Thursday, January 10, 2019

Wide Angle Sky Pictures

First Try

My ZWO ASI120mc color video camera has a small 150-degree all-sky lens which can be mounted directly in front of the camera. When this lens is in place the camera can be used without a telescope to take wide angle images of the sky. The next picture shows the camera with the 150-degree lens attached.
On the relatively mild, clear, moonless night of January 5th I decided to try wide angle sky imaging for the first time. It was a rare night in my back yard with fewer bright nearby house lights than usual.

The camera was attached to a fixed camera tripod and did not compensate for Earth's rotation. A ten-second exposure with camera tilted slightly southeast produced the following image.
Orion and Gemini are rising at the bottom. Taurus and Auriga are in the center. Just above Perseus at top center an airplane is passing with blinking lights. Turning the camera northeast moved the view a bit and revealed Cassiopeia at top left of center above Perseus.
A few houses away a neighbor decided to turn on an outdoor spotlight producing annoying glare. With 10-second exposures surrounding lights are overexposed.
Tilting the camera to look up at the zenith eliminated neighborhood lights around the horizon. The next picture is the best of all my trials.
The image above was produced by stacking four 10-second exposures. Although the background sky looks grey from light pollution, hints of the dim winter Milky Way can be seen slightly left of center running vertically upward through the constellations Cassiopeia, Perseus and Auriga. Pegasus, Andromeda and Ares are visible to the right of center. The bright object to the right of Pegasus' square is Mars. Even the small dim patch of the Andromeda Galaxy is barely visible. (Click on the image for a larger view.)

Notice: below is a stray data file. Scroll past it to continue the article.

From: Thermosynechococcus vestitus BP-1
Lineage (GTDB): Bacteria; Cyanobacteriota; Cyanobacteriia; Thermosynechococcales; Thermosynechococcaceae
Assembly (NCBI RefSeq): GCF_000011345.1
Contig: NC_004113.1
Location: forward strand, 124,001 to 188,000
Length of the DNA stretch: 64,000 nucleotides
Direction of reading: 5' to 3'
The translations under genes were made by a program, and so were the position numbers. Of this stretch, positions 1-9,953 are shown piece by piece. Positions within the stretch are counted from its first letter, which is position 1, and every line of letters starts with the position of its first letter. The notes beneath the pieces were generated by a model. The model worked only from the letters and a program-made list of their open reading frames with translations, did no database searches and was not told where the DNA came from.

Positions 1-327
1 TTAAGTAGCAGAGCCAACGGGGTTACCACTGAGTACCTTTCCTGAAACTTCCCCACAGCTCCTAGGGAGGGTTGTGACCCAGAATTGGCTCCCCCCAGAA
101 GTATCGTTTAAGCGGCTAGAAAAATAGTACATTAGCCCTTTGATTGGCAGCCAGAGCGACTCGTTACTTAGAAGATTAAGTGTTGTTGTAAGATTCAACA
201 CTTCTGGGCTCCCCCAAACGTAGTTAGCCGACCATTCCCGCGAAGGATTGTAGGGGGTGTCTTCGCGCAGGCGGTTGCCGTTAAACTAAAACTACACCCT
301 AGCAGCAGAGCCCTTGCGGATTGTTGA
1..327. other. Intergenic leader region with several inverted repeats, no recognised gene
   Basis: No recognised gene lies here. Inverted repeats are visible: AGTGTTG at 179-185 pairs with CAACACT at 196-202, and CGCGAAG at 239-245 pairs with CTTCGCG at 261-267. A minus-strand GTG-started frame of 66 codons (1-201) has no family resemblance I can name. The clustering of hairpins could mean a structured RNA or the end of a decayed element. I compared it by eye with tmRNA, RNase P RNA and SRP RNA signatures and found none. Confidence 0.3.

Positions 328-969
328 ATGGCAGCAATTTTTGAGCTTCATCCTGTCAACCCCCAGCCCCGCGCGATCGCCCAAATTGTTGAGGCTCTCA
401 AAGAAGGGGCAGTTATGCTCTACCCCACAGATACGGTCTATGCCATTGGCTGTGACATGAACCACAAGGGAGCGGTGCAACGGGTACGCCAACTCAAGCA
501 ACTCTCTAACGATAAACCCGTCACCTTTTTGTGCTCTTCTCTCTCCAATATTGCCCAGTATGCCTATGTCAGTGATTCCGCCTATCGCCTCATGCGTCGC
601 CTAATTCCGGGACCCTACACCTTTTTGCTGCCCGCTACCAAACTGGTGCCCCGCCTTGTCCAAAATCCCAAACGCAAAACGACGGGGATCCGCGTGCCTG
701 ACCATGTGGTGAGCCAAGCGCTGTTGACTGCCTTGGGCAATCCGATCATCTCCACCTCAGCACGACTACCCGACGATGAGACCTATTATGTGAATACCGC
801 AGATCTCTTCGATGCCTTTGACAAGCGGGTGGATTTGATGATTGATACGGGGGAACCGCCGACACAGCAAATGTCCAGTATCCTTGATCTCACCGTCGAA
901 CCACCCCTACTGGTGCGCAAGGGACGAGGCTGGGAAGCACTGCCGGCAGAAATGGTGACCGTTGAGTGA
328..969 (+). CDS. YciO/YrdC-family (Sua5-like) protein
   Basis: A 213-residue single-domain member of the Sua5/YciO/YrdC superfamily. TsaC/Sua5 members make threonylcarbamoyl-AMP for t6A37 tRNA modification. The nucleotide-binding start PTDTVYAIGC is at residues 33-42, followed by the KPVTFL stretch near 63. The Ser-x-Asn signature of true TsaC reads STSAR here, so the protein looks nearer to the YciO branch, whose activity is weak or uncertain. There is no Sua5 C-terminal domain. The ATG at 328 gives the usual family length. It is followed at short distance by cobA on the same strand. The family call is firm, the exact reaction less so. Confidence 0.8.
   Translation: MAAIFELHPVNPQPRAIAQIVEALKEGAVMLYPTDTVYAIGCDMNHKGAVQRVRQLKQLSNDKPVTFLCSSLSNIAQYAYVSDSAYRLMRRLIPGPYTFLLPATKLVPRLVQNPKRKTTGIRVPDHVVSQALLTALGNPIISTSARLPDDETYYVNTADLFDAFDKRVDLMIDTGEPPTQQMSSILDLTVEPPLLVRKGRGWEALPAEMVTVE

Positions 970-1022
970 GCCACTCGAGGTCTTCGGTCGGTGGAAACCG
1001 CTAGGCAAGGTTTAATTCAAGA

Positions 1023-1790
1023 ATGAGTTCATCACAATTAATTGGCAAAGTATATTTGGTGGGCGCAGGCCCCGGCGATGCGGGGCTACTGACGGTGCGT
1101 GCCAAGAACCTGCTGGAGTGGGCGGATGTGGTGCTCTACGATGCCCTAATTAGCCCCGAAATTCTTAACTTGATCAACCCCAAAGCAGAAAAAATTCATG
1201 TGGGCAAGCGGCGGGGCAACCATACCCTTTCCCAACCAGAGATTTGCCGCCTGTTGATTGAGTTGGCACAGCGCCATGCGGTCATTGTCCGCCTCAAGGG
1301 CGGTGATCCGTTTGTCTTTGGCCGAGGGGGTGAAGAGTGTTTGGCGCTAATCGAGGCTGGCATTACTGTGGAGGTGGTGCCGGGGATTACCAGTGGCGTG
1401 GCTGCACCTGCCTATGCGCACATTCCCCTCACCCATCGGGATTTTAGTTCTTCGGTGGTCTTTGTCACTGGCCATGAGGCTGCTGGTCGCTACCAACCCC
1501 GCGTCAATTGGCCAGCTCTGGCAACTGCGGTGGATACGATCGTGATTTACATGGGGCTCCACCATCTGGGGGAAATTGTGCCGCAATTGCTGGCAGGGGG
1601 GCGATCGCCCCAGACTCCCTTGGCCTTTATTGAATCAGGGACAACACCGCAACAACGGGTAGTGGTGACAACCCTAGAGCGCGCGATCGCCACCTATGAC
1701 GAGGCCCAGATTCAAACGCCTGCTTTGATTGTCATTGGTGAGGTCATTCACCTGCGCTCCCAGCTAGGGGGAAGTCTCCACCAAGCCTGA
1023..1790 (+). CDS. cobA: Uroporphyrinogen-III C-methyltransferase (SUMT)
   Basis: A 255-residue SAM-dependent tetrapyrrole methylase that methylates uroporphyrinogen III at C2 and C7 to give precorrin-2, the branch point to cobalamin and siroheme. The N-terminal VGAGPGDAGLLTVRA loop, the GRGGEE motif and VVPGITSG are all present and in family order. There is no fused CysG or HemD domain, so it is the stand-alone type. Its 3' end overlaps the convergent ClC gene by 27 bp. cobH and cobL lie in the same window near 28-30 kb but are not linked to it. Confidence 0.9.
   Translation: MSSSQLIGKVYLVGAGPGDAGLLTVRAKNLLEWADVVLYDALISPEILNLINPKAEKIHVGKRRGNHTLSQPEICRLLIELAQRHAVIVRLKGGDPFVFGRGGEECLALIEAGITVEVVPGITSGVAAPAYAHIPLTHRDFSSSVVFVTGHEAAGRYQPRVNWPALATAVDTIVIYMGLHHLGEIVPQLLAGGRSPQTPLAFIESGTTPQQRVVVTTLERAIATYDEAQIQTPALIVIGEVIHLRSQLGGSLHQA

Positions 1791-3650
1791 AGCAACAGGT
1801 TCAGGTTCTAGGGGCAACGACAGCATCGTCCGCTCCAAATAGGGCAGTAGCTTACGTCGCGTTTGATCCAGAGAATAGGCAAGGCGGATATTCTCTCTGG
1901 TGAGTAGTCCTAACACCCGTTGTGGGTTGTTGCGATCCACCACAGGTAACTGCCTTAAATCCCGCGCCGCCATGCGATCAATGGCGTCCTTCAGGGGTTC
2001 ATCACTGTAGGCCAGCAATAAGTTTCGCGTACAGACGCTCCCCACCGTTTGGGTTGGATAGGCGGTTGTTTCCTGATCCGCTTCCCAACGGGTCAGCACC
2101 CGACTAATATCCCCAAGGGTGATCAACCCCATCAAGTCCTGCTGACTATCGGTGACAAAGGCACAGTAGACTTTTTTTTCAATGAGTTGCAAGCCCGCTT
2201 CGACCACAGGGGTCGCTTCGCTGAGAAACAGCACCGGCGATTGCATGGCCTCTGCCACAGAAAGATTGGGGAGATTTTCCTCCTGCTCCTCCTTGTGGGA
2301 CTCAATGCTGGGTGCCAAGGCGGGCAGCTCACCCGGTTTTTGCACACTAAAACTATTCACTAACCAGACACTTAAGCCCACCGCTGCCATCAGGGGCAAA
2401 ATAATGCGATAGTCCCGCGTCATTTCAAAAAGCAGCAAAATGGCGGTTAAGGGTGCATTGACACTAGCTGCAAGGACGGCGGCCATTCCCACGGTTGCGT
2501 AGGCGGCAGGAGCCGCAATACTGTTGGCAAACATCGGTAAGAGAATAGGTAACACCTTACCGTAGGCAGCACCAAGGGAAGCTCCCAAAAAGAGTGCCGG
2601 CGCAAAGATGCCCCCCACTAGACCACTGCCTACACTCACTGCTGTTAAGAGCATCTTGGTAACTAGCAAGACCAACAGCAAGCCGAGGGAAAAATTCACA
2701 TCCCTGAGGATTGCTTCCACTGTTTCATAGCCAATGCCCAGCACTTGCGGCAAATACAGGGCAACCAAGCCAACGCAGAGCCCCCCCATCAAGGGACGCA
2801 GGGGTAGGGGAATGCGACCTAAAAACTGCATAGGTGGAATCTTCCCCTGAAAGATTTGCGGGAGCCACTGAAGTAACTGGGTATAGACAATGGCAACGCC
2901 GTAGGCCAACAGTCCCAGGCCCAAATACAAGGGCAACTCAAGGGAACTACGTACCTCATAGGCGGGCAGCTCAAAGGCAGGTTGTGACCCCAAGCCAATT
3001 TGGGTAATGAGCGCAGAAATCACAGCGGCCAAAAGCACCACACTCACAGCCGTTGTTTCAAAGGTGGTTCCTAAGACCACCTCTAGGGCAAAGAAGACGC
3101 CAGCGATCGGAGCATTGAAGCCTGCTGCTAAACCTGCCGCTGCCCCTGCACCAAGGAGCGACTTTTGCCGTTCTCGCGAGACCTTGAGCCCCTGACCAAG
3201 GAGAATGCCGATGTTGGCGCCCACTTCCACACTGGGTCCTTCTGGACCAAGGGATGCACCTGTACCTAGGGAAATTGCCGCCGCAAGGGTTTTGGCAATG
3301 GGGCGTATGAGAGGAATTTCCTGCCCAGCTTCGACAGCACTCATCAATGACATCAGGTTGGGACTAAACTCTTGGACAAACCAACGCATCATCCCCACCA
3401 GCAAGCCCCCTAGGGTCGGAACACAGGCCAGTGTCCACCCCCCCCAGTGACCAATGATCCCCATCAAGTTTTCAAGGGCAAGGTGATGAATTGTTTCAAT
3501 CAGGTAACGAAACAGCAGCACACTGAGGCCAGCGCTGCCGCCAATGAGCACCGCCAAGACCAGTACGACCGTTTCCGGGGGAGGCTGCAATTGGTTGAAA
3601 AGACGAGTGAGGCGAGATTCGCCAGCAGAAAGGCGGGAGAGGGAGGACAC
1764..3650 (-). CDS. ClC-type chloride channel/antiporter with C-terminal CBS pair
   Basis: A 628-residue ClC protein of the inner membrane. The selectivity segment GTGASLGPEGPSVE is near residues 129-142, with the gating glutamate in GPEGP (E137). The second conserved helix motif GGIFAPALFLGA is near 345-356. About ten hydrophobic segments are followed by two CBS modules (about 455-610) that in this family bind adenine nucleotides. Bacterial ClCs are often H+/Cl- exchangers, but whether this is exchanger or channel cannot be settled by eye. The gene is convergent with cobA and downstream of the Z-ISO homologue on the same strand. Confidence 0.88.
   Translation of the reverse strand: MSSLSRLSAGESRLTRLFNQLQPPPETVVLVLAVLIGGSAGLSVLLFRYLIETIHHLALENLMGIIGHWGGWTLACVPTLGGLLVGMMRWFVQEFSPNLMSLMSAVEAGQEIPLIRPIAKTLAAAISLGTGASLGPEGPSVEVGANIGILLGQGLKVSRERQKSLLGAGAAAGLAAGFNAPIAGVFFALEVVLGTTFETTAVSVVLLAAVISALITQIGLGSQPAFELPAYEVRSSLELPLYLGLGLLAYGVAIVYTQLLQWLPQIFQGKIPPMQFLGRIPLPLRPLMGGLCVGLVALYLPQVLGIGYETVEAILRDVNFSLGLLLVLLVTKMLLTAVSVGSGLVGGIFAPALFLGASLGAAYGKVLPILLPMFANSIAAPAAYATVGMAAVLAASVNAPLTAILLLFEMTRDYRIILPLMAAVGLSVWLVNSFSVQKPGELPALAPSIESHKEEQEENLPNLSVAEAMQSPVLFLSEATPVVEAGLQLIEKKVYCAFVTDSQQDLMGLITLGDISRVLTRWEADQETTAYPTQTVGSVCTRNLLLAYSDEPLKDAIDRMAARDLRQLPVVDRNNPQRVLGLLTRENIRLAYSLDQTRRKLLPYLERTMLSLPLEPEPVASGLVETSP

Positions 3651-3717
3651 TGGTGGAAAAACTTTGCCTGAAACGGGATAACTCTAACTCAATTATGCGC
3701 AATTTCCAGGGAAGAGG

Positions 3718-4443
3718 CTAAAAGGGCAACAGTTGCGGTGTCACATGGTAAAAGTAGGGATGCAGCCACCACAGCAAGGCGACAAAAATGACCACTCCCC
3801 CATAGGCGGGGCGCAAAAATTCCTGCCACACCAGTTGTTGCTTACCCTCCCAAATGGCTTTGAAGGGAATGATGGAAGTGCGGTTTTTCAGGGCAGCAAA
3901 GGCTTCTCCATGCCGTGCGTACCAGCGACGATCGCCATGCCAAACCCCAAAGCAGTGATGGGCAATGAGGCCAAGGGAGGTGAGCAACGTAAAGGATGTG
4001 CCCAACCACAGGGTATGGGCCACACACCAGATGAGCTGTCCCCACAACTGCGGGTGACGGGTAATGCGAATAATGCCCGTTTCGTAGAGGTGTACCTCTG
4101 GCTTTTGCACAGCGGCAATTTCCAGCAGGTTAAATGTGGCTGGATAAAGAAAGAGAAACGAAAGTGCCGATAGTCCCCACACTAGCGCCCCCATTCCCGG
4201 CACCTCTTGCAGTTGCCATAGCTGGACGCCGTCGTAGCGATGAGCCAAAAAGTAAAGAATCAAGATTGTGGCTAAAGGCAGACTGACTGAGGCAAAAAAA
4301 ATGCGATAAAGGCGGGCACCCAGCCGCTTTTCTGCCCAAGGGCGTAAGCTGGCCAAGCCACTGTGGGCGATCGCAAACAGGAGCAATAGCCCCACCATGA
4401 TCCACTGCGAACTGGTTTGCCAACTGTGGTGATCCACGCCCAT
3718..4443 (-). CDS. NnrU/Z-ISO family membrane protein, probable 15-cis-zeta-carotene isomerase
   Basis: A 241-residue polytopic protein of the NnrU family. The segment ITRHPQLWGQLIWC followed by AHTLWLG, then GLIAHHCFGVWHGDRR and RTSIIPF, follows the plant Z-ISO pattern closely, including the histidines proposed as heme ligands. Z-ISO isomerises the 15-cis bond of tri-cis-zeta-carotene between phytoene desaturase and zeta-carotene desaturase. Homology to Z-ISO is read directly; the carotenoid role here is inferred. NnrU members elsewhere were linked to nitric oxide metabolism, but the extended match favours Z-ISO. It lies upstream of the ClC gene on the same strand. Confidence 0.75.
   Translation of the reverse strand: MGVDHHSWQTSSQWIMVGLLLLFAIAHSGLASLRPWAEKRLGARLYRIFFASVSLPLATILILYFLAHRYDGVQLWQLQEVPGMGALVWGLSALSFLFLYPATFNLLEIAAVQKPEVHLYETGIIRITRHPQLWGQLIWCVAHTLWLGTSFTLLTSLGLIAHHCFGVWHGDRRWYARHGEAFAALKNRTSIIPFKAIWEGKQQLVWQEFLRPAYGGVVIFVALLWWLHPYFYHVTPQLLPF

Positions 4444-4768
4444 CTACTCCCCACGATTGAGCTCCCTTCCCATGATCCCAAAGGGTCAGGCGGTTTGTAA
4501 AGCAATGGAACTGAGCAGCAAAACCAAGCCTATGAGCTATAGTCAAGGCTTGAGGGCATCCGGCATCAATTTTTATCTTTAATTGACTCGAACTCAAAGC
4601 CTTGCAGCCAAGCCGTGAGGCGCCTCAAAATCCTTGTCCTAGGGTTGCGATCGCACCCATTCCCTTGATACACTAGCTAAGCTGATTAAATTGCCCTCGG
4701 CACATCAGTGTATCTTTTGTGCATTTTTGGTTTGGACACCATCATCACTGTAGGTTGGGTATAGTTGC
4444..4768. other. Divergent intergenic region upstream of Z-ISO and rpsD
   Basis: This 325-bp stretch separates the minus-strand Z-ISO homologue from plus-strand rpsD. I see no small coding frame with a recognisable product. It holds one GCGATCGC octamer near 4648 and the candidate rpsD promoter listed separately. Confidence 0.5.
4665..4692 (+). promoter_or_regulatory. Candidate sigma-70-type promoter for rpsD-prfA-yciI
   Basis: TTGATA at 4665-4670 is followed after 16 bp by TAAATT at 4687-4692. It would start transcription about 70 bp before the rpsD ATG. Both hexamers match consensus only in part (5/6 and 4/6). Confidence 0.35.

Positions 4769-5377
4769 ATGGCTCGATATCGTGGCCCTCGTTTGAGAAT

Unfortunately, I spent most of the time trying to take single frame "snapshots" instead of capturing several frames and then stacking the results. I should have used this video camera to take actual videos! That's what happens when I rush outside on the spur of the moment without planning the imaging session.

Long exposure times were not possible because Earth's rotation would eventually smear star images. Also, light pollution washes out background darkness as exposure time increases. The next sequence of "snapshot" images shows the effect of increasing exposure time. In order, from first to last, the images have exposure times of 10, 15, 20, and 30 seconds.
Notice the increasingly bright sky background in the above sequence as the winter Milky Way becomes more noticeable. Notice also the scattering of red pixels throughout the images, probably caused by thermal noise and "hot pixels" in the uncooled camera. (The red pixels are easier to see if you click to get an enlarged image.) In the future I'll need to use a dark frame to eliminate background thermal noise.   

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People say I'm crazy doing what I'm doing
Well they give me all kinds of warnings to save me from ruin
When I say that I'm o.k. well they look at me kind of strange
Surely you're not happy now you no longer play the game

People say I'm lazy dreaming my life away
Well they give me all kinds of advice designed to enlighten me
When I tell them that I'm doing fine watching shadows on the wall
Don't you miss the big time boy you're no longer on the ball

I'm just sitting here watching the wheels go round and round
I really love to watch them roll
No longer riding on the merry-go-round
I just had to let it go

John Lennon